A Political Life: Authority must be earned, and Cameron loses his each time he presumes it

The PM doesn't get that we need to be convinced before any intervention

Chris Bryant
Friday 06 September 2013 18:29
David Cameron is seen addressing the House of Commons during the vote for intervention in Syria
David Cameron is seen addressing the House of Commons during the vote for intervention in Syria

On our way back to the hotel after dinner in San Sebastian, the path, which was maybe 10 metres wide, took us along the seafront past the town hall. Suddenly we were confronted by a police officer. “Not this way. You have to go round the town hall.” There was no sign of any other police activity and his proposed route involved walking three corners round the large block, so we asked why. “Because I tell you.”

Like good citizens we did what we were told and soon found ourselves 30 metres along the seafront watching the officer from behind as he redirected people the long way around the town hall. Few questioned him, even though he looked about 18. Yet what he was demanding was completely illogical, since while he was forbidding people to walk down the path in one direction, dozens of people walked straight past him in the other direction.

The officer’s blockade would not have lasted long in modern Britain. Bruised by the repeated discovery that the government, Parliament, the church, the press and the police have lied, cheated or failed, people prize authority so little they actively distrust anyone who says “Trust me”. Authority has to be earned, and not just once, but repeatedly. Even American presidents now have to bend the knee.

That’s what Cameron fails to twig. Leaving aside the inept Tory whipping, he just didn’t get that we needed to be convinced. He presumed Tories and Opposition alike would simply follow his lead and now says those who voted against chose “the easy and political path” as opposed to his “right path”. But such moral certainty is precisely what makes us doubt. We see the glint in the eye and worry that a politician has lost his marbles when he sets up such false, Manichaean choices.

Of course, it’s not a question of action or inaction, but of what action – and whether military intervention would improve the lot of the people of Syria and the wider region. Unless the Government recognises the genuine disagreement about where the national interest lies and what might help bring about a ceasefire and lasting peace in Syria, there is little prospect of the PM earning the authority the public are reluctant to grant out of mere deference.

The young police officer at least had a uniform. Cameron, by contrast, denudes himself of his little brief authority every time he petulantly presumes it.

More sound and fury to come

I said in one of my earliest columns that I thought this would be a fractious Parliament. I hadn’t reckoned with Michael Gove puffing himself up like an angry robin redbreast and spitting abuse at his own colleagues, but he was not alone in venting his anger.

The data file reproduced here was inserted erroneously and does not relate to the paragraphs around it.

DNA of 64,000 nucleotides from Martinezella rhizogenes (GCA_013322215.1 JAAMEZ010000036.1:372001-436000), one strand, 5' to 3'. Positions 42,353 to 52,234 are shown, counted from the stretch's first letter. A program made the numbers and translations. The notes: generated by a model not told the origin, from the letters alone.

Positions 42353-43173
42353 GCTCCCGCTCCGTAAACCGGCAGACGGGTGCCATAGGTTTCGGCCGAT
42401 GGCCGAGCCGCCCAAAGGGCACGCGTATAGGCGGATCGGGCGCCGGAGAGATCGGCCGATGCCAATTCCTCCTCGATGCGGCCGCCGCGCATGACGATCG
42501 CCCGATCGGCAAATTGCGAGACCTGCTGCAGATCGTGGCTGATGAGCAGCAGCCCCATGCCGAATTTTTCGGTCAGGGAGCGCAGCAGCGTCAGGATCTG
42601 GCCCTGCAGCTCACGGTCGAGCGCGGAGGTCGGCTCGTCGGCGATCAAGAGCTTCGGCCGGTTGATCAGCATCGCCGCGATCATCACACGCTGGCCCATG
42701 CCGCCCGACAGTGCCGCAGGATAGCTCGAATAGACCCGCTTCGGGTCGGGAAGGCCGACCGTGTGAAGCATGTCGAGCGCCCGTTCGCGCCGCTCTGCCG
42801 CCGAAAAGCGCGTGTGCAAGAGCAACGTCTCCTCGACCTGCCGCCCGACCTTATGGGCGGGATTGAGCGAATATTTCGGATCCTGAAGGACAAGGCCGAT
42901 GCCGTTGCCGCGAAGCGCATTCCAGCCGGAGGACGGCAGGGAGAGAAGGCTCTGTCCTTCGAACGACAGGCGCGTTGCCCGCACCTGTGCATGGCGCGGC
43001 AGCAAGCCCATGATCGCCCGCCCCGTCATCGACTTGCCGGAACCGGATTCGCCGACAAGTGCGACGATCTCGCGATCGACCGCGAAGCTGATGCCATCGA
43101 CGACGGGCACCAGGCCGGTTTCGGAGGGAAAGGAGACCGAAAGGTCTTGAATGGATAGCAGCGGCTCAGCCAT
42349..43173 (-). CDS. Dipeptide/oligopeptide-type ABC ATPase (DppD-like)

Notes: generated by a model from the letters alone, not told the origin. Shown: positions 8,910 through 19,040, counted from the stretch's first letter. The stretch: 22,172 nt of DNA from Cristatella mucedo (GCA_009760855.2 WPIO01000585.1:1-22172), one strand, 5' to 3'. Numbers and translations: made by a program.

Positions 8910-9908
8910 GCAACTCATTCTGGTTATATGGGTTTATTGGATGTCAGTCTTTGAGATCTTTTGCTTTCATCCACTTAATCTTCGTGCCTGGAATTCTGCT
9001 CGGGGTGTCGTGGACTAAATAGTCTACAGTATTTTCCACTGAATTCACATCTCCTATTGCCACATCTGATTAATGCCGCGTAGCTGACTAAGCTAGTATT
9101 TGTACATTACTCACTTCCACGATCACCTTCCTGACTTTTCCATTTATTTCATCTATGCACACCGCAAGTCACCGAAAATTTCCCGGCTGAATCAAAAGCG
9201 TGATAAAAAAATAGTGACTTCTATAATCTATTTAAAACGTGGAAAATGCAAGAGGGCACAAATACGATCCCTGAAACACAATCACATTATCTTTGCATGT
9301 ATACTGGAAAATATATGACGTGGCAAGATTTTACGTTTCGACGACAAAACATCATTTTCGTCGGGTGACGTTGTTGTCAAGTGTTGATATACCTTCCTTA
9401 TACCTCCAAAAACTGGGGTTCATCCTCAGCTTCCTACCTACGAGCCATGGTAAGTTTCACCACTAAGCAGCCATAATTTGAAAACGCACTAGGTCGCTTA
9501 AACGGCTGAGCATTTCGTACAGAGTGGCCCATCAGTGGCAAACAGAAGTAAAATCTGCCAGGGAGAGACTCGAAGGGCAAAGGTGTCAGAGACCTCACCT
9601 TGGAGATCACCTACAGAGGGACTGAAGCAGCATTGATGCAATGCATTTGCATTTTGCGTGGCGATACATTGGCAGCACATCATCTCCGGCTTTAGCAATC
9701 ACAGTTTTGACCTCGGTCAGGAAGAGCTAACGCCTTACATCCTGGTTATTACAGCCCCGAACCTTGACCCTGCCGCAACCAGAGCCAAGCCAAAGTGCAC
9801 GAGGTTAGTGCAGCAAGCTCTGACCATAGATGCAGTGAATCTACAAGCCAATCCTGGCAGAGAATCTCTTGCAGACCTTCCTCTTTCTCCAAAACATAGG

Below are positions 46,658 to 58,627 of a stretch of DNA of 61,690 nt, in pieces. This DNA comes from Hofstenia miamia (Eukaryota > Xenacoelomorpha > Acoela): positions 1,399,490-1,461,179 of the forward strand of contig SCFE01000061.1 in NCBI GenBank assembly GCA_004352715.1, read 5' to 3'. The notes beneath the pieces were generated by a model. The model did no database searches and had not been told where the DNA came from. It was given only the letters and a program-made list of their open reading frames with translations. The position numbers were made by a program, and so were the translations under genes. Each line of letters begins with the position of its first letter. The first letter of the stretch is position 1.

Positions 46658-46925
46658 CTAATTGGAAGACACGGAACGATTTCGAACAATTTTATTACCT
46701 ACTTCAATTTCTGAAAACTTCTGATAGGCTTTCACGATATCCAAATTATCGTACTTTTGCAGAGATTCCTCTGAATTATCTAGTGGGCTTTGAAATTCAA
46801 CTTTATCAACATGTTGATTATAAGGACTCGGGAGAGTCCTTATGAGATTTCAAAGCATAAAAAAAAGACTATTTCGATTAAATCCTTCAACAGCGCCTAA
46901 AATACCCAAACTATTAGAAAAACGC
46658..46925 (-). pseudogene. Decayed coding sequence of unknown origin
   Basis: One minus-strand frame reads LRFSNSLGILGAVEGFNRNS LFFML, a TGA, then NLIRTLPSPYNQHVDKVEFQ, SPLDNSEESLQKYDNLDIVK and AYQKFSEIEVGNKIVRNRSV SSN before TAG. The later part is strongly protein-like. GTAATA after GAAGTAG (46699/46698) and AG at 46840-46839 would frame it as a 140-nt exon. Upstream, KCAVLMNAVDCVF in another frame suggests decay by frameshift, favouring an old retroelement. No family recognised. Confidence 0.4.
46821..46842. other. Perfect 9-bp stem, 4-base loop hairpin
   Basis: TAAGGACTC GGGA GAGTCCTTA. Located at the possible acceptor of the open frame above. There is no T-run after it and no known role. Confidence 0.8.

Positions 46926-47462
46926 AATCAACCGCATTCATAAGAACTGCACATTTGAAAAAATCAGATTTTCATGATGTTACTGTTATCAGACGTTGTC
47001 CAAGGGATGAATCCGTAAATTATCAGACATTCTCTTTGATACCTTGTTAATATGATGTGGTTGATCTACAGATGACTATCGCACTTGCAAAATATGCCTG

The Tory MP for Ipswich, Ben Gummer, and I hurled charges at each other as we stomped through Westminster Hall after the Syria vote. We have now apologised to one another (I was certainly out of order) and even Cameron was on his best behaviour on Wednesday for PMQs, having obviously been told that he should on no account succumb to the crimson tide of fury.

I used to have an office next door to a prominent Tory who is now a Cabinet minister. So regular and so loud was the barrack-room shouting that we bought a radio to drown out the expletives. So I predict more tantrums before the year is out, especially from those blessed with moral certainty.

A ghastly building

Colleagues huffed and puffed when I spoke against the lobbying Bill (which even the Government thinks is so flawed that the minister in charge has tabled 23 amendments), because I called the Palace of Westminster “this ghastly building”. Sharp intake of breath. Momentary checking of hearing aids.

But it’s true. Yes, it’s a landmark, with the redundant pinnacles and buttresses rendering a crenellated effect along the river. Lit up at night it looks imposing, too, though the radical Victorian MP Joseph Hume complained that it looked like the Red Lion in Brentford. But its mock-Gothic style is cumbersome and fake.

So divorced is form from function that set-piece settings like the central lobby have a false ceiling suspended below a much higher dome. The space in between is full of dust and pigeon droppings. The ventilation is so ineffectual that the palace swelters in the mildest sun and freezes from October to April. The chamber has virtually no natural light, there are too few seats, and so poor are the acoustics that without the 100 or so ugly microphones most members would be inaudible.

There are truly beautiful elements – the Great Hall and the cloister garth of St Stephen’s – but overall it is ghastly.

Cloaks, and rather fewer daggers

First day back and we were all bewildered by the new arrangements in the cloakroom. We each have a named coat hanger, with a little pink ribbon, supposedly for suspending our swords.

Until now we have been ranked in alphabetical order by surname. But some busybody has decided that this leads to too much work whenever there is a by-election. When Emma Lewell-Buck, pictured, replaced David Miliband at least 10 members’ name tags had to be moved.

So we are now ranked by our constituencies. This has one pleasant effect. I’m in a little gay enclave of Reigate, Rhondda and Ribble Valley with Crispin Blunt and Nigel Evans.

More irritating, though, is the sense that the officials think of MPs as the here-today-gone-tomorrow ephemera of Parliament. They really run the place. We are just a rather tedious legal necessity.

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